Denys Hobson
Denys Hobson

Economic turmoil felt by retailers and importers

By Denys Hobson, Investec for Business, Head of Logistics. With latest GDP stats indicating a contraction and the possibility of another inflation hike, the need for resilience across all pockets of operations is necessary.

By Denys Hobson, Investec for Business, Head of Logistics. After two consecutive months of encouraging growth, the BankservAfrica Economic Transactions Index (BETI) fell in February 2023, signalling deteriorating economic activity. The index fell by 1.3% to 131 index points in the month.

Denys Hobson

On a year-on-year basis, the BETI was down 1.9%  – a result of load shedding, high interest rates and inflation which continues to not only directly impact the performance of businesses, but also on consumer spending ability. And there is no doubt the retail sector is feeling the pinch.

It has been widely reported how load shedding has plagued retailers – negatively affecting their trading hours resulting in reduced sales with losses that go into the millions. This, coupled with tightening consumer belts, has meant significant impact on their margins. Moreover, this knock-on effect has also resulted in many retailers having to deal with being overstocked – meaning capital is tied up in inventory that’s not moving quick enough. The high rate of exchange has dealt another blow.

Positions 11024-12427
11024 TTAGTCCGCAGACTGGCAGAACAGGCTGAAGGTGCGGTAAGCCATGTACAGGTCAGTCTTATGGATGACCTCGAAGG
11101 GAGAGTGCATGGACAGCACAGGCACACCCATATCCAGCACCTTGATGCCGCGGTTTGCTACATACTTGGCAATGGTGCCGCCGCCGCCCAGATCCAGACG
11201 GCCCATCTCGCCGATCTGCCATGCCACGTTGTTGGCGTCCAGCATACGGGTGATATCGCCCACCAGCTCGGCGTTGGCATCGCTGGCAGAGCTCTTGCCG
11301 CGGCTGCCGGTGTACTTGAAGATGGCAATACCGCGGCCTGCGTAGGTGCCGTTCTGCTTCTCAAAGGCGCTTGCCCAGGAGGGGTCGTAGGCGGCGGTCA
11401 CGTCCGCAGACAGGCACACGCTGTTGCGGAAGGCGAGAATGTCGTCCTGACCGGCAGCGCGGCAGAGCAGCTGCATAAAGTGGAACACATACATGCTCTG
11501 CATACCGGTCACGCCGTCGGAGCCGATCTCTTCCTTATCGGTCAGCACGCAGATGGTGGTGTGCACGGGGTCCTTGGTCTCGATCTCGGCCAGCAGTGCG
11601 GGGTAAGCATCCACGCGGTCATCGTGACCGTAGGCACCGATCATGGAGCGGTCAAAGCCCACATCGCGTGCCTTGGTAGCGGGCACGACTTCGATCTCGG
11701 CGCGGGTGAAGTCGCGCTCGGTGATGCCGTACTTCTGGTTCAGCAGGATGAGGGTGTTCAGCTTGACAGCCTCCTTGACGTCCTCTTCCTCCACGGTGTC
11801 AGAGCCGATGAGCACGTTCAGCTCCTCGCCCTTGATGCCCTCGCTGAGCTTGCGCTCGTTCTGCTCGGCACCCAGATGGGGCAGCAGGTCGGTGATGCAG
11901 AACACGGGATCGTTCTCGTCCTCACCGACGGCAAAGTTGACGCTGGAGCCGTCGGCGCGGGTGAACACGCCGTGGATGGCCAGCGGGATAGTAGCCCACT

The weaker Rand means that new orders are landing at a higher cost, which results in additional margin and working capital pressures. Businesses need to be disciplined in their procurement and avoid getting into positions of having to discount sales to move inventory

Should things continue in this trajectory, the market will continue to see import volumes slowing down. Most shipping lines continue to report a reduction in their year-on-year volumes carried which comes as no surprise considering the global economic pressures. At the same time, shipping lines are having to refocus on how and where they deploy their capacity, especially the new ship builds that need to be placed into operation.

Planning for shipments will always be a reoccurring need as the supply chain is ever evolving and in order to stay ahead of the curve, retailers will need to run a tight ship to ensure that big events whether local or global don’t affect business continuity. We have been operating in less than favourable times as of late and with latest GDP stats indicating a contraction, coupled with the possibility of another inflation hike, the need for resilience, across all pockets of operations, has never been greater. Use your working capital where it is needed most and plan, pre-empt and mitigate as far as possible while we try find our way back to better days.


Receive the Retailing Africa newsletter every week • Subscribe here.